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Authorities: Iowa woman lied about child's cancer

Published on NewsOK Modified: August 22, 2014 at 6:57 pm •  Published: August 22, 2014
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ATLANTIC, Iowa (AP) — A western Iowa woman lied to her community and said her 5-year-old daughter had terminal cancer, a ruse that helped her solicit donations for months, authorities said Friday.

Cass County Attorney Dan Feistner said at a news conference that Leatha Slauson, 30, appears to have acted alone when she told residents in Atlantic and elsewhere that her daughter was ill.

An investigation found the child is not suffering from any disease, he said.

The Associated Press is not naming the girl because she may be the victim of a crime.

Slauson was arrested Thursday night and faces charges of felony child endangerment and felony distribution of drugs to a child under 18. Court records do not list an attorney, and Slauson remains at the county jail.

The drug distribution charge was later added on suspicion that Slauson gave the child cannabis oil. Police say they found traces of the drug in the girl's system, but authorities did not release additional information.

The girl and her four siblings are currently under the care of their father. Authorities said they do not suspect the father was involved in the hoax, though the Iowa Department of Human Services has been notified of the case.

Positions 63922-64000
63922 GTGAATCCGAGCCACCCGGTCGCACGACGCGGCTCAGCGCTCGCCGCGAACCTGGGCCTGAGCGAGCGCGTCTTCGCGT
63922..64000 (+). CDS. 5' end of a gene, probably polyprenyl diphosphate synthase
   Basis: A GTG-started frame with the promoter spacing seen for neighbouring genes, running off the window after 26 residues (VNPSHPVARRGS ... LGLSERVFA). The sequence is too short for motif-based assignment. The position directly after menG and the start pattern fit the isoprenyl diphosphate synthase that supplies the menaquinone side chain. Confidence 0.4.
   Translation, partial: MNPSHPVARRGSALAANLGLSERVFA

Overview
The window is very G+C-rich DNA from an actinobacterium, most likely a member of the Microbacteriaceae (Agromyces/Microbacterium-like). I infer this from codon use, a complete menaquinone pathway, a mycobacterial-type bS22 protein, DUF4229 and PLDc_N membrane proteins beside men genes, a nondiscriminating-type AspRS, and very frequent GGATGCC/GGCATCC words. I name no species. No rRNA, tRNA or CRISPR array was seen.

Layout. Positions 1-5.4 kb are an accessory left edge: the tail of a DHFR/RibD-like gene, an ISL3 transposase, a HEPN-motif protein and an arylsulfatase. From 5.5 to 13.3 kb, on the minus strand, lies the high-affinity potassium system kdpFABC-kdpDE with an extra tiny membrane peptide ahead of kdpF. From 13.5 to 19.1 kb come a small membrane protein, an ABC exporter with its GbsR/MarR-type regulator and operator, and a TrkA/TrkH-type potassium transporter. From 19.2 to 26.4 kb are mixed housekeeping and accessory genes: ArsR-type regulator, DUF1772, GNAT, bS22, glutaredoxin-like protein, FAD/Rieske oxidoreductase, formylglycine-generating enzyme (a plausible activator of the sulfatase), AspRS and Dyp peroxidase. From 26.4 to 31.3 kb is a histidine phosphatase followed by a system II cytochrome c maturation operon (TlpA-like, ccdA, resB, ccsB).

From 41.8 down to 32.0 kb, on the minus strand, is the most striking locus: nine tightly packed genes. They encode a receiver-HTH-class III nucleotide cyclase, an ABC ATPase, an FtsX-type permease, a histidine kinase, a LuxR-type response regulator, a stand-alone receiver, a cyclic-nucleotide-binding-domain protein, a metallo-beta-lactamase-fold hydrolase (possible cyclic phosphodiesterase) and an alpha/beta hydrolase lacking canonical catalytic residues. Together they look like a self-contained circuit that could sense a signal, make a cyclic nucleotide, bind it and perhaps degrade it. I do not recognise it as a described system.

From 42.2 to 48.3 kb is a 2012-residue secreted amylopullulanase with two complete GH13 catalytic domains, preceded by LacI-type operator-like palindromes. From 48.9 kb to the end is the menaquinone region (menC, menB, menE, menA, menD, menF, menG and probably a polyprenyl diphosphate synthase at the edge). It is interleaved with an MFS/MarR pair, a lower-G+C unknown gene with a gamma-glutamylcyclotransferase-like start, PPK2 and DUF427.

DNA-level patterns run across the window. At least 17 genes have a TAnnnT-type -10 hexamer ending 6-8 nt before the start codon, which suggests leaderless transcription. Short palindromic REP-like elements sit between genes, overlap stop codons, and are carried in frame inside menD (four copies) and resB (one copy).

Officials said Slauson lied for months in person and online about the girl's health. At least one community event featuring a local fire department involved the girl appearing in person.

"The citizens of the county, the citizens of Atlantic, many of the individuals around who obviously do not like to hear of this type of news, reached out in a way to try to provide support and a lot of it was volunteer, nearly all of it volunteer, and much of it financial," Feistner said.

At one point, a bank account was set up in support of the family. Authorities are not sure how much money was collected, but they believe it was at least several thousand dollars.

Atlantic Police Chief Steve Green said Slauson's story began to unravel when school officials became suspicious of contact information for the child's doctors.

Green, who said his wife suffered from cancer, added that he also donated money.

"I don't think the hearts of the people of this community are going to be hardened by it," he said. "I think everybody's hurt right now, but everybody's gonna heal."

Feistner said additional charges are possible, and the case may involve additional agencies.